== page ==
Diagram of the different time parameters analyzed in the study of reinfection.

A timeline of the daily diagnosed cases and the variants that circulated in the Spanish region studied was created in Supplementary Fig. 1 to represent the evolution of the pandemic during the study period.

Statistical analysis

Initially, t2 and tRI. were calculated as median (interquartile range, IQR). A Cox-regression adjusted by sex, age, heart disease, lung disease, hypertension, immunosuppression, and diabetes mellitus, was performed in order to evaluate the risk of reinfection in vaccinated groups. Differences in t2 and tRI between vaccinated and non-vaccinated were assessed using the two-tailed Mann–Whitney U-test. The Cumulative Incidence of Covid-19 reinfection of different cohorts was calculated as 1 minus the Kaplan–Meier estimator. Difference between cumulative incidence was assessed by log-rank test. Additionally, individual comparisons between groups were calculated with the same test correcting for multiple comparisons with the False Discovery rate. GraphPad Prism Version 9 (GraphPad Software, San Diego, CA, USA) and R software, version 4.2.1(GNU- General Public License, the R Core Team, R, 2022). p values < 0.05 were considered statistically significant.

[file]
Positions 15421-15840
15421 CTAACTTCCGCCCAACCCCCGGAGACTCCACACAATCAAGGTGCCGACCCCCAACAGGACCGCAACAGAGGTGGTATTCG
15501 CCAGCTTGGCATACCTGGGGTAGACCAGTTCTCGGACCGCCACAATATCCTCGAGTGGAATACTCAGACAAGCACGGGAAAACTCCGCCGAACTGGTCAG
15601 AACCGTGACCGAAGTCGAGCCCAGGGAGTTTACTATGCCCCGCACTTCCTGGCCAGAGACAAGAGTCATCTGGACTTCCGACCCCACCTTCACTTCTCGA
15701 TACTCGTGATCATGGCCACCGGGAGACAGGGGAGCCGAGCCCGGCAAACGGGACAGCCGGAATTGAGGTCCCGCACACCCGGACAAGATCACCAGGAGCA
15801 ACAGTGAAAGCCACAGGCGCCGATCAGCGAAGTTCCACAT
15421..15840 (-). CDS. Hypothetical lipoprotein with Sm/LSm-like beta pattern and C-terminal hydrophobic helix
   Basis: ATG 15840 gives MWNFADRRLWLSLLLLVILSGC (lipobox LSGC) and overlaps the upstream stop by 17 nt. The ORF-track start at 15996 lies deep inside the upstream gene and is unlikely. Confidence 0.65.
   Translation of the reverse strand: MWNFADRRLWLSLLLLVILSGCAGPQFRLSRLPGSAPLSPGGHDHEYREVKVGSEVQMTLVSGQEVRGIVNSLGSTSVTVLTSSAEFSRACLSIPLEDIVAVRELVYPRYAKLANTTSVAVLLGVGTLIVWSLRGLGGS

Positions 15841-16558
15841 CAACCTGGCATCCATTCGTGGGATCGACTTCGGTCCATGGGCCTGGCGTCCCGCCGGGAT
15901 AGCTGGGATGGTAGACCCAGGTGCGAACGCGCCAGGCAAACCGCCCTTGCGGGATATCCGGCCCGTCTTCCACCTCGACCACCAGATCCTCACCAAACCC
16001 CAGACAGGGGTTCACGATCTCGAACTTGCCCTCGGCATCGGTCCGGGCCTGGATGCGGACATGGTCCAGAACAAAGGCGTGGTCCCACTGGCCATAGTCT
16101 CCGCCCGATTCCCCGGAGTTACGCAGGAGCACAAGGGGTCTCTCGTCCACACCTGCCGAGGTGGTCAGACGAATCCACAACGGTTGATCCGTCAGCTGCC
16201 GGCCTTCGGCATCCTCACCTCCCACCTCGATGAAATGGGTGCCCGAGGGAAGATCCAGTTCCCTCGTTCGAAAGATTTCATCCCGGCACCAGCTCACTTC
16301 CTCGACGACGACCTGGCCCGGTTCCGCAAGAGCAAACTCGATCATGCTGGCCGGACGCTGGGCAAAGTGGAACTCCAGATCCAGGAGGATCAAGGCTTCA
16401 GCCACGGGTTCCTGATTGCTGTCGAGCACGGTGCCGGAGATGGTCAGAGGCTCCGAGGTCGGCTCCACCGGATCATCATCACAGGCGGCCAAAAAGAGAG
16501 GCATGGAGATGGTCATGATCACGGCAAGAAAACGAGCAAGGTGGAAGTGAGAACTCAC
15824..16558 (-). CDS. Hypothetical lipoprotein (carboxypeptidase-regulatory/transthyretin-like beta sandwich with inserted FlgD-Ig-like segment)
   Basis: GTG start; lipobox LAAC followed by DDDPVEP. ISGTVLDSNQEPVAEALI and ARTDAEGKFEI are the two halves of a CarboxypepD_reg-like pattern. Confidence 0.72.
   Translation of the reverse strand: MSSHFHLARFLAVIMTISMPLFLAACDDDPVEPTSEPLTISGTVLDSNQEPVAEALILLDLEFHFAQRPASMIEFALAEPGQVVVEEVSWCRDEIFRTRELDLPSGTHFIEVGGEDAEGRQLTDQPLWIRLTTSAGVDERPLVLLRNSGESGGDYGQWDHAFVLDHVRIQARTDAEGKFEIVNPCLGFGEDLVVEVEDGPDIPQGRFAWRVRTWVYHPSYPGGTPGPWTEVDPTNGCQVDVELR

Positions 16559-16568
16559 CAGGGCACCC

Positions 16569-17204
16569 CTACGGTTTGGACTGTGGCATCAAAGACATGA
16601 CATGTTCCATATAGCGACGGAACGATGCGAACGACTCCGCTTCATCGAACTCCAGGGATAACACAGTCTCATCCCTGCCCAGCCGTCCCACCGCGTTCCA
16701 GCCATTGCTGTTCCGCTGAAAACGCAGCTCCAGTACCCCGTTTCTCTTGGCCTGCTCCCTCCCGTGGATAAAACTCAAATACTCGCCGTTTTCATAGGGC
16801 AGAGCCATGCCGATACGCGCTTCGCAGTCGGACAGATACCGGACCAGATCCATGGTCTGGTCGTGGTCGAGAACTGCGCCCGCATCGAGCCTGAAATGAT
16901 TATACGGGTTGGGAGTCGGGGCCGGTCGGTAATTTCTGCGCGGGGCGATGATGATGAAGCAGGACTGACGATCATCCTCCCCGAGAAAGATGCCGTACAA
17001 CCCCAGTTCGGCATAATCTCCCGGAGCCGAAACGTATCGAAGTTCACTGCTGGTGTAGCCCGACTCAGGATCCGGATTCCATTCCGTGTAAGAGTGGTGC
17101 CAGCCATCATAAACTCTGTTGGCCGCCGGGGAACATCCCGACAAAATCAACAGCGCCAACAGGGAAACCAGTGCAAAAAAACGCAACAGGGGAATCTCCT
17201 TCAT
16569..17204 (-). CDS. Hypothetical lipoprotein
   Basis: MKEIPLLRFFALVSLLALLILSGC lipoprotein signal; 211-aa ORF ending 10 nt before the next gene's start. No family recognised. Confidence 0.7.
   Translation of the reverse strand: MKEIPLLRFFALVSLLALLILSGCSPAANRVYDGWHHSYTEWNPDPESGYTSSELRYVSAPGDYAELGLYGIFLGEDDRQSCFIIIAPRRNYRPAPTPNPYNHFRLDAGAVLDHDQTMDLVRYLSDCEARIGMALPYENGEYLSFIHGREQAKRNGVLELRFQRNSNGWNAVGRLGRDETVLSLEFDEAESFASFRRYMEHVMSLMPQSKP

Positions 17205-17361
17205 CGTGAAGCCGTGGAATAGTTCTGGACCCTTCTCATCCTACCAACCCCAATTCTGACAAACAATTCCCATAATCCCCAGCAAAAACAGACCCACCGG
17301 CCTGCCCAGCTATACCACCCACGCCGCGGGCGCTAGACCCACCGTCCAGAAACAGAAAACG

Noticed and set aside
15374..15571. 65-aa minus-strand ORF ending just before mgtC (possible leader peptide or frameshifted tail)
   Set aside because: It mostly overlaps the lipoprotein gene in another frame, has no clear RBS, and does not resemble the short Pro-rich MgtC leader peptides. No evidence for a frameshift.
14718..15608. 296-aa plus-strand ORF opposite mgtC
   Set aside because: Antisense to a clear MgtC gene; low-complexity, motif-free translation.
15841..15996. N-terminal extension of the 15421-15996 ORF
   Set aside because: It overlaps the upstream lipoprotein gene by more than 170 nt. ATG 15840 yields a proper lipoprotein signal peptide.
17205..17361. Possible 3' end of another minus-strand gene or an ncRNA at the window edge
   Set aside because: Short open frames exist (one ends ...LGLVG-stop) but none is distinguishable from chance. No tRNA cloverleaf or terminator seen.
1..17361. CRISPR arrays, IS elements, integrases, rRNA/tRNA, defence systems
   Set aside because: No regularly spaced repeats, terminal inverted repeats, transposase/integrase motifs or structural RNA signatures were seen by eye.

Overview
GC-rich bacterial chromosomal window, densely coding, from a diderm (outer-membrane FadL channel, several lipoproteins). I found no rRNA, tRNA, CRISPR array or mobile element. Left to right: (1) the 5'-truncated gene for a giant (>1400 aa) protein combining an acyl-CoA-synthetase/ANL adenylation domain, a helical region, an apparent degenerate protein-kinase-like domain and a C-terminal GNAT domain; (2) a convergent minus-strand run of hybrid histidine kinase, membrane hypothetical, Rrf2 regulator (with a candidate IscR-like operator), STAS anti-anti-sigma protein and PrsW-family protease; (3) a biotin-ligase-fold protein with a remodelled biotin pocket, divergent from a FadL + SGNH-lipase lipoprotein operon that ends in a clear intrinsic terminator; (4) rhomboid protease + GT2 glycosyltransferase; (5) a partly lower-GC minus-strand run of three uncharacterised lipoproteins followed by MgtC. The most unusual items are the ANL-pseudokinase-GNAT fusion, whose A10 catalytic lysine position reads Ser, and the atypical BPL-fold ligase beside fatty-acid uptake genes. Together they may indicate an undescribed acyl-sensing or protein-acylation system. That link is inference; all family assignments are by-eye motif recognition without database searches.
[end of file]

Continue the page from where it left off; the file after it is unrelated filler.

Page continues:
Ethical statement